Are you popular?

There’s more. Remarkably, a stronger version of the friendship paradox holds for many people: Most of your friends have more friends than you do. Let that sink in. I’m no longer talking about averages, where a single exceptionally popular friend could skew the average popularity of your friends.

What this means is that the majority of your friends are better socially connected than you are. Go ahead and try it for yourself. Click on the name of each friend on Twitter and see how many followers they have and how many accounts they are following. I am willing to bet that most numbers are bigger than yours.

Stranger still, this paradox holds not just for popularity but for other traits as well, like enthusiasm for using social media, dining at fine restaurants or taking exotic vacations. As a concrete example, consider how frequently someone posts updates on Twitter.

It is true that most of the people you follow post more status updates than you do. Also, most of the people you follow receive more novel and diverse information than you do. And most of the people you follow receive more viral information that ends up spreading much farther than what you see in your feed.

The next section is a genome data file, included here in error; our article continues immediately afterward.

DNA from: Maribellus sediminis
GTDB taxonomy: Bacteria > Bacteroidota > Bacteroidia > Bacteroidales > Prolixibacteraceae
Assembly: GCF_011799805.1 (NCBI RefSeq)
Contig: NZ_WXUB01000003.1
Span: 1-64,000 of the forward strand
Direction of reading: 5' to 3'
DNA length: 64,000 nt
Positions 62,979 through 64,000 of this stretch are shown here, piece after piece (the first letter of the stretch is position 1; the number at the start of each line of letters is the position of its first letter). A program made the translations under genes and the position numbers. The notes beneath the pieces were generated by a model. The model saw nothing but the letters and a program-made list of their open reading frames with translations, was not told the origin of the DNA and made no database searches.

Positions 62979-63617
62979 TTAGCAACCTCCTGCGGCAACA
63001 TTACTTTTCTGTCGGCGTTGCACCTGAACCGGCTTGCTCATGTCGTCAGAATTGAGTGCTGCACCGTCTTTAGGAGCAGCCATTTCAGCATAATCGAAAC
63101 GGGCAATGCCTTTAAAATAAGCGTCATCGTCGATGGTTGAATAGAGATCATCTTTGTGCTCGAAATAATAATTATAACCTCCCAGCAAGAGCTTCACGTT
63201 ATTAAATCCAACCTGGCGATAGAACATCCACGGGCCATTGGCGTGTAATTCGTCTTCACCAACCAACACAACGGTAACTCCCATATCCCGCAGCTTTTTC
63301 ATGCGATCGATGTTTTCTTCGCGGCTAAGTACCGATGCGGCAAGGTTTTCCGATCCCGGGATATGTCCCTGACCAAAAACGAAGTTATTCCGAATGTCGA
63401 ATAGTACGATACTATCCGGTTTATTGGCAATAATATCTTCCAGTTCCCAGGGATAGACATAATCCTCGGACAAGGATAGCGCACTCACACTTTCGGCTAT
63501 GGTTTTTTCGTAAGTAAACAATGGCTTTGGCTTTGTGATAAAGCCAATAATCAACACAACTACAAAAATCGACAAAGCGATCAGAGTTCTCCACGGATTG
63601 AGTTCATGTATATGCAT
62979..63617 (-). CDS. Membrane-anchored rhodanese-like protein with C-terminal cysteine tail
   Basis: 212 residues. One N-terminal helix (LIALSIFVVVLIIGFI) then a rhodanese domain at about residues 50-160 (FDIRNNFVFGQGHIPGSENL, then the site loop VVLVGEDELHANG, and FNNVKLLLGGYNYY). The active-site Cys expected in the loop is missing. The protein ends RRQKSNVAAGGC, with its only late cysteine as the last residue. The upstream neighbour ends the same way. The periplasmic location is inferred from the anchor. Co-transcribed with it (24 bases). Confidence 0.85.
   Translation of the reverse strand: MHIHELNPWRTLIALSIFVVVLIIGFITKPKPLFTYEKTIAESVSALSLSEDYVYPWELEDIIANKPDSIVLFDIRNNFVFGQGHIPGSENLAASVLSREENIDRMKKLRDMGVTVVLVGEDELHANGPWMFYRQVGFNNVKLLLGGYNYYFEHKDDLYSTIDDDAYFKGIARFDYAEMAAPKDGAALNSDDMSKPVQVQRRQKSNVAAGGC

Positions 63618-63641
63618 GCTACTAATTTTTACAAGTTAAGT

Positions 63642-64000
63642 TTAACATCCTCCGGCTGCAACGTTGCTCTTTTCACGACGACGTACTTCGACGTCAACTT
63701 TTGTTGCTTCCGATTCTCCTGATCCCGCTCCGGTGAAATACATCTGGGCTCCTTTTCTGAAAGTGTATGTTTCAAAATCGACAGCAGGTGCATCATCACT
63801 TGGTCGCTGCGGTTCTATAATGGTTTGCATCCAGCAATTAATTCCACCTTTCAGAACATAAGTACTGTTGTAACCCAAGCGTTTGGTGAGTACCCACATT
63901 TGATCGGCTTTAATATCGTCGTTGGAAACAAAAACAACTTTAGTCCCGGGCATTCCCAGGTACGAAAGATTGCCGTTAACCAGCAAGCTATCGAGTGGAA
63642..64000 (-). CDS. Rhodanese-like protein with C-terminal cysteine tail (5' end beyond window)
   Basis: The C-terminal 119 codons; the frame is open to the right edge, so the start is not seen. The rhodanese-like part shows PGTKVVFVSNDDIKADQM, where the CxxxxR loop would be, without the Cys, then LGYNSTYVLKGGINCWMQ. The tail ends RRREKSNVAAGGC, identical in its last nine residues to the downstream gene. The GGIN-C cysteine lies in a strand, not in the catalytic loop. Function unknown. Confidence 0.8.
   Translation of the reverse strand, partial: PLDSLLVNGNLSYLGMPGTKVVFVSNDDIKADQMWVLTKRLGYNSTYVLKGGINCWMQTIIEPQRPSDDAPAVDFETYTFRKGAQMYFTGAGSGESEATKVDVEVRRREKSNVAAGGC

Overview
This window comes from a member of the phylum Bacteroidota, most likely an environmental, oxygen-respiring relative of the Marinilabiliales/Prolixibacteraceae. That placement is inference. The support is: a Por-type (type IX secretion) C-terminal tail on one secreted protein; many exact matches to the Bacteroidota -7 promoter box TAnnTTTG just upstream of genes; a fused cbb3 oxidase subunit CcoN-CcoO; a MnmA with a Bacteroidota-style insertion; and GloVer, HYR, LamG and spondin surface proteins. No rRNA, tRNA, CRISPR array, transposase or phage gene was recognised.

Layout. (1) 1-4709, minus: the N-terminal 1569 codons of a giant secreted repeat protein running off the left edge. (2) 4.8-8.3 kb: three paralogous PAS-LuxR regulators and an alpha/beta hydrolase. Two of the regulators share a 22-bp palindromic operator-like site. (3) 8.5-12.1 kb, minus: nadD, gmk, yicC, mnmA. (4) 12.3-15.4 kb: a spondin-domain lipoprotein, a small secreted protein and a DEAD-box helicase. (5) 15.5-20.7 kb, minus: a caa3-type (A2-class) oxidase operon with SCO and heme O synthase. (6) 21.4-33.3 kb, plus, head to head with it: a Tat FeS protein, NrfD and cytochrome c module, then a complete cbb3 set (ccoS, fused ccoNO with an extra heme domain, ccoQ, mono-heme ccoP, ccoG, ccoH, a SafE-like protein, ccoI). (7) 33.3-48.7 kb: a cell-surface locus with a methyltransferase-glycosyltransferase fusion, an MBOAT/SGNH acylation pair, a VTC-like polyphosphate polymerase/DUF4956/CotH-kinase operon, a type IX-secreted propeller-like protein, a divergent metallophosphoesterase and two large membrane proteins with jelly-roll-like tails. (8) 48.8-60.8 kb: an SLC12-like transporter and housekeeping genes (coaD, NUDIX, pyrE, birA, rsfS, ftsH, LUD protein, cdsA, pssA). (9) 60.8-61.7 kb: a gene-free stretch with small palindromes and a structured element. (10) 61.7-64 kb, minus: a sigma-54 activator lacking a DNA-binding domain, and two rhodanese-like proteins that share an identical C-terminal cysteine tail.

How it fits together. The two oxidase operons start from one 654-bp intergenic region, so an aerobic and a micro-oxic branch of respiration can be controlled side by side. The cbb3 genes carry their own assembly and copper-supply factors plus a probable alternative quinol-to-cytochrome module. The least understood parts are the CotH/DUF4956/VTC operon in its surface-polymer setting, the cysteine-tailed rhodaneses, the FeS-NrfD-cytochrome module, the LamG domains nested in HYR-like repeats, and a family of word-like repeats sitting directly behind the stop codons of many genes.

What you think you know may not be true

This stronger version of the friendship paradox can lead to a “majority illusion,” in which a trait that is rare in a network as a whole appears to be common within many social circles. Imagine that few people, in general, are redheads, yet it appears to many people that most of their friends have red hair. All it takes for the illusion that “red hair is common” to take hold is for a few hyperconnected influencers to be redheads.

Why It Seems Like Your Friends Have More To Be Thankful For
What is going on. Andrii Yalanskyi/Shutterstock.com

The majority illusion can explain why you may notice that your friends seem to be doing more exciting things: People who are more socially connected disproportionately influence what we see and learn on social media. This helps explain why adolescents overestimate the prevalence of binge drinking on college campuses and why some topics appear to be more popular on Twitter than they really are.

The majority illusion can distort your perceptions of the lives of others. People who are better socially connected than the rest of us may also do more notable things, like dining at Michelin-starred restaurants or vacationing on Bora Bora. They are also more active on social media and more likely to Instagram their lives, distorting our perceptions of how common those things are. A good way to mitigate the illusion is to stop comparing yourself to friends and be thankful for what you have.

About the Author

Kristina Lerman, Project Leader at the Information Sciences Institute and Research Associate Professor, University of Southern California

This article is republished from The Conversation under a Creative Commons license. Read the original article.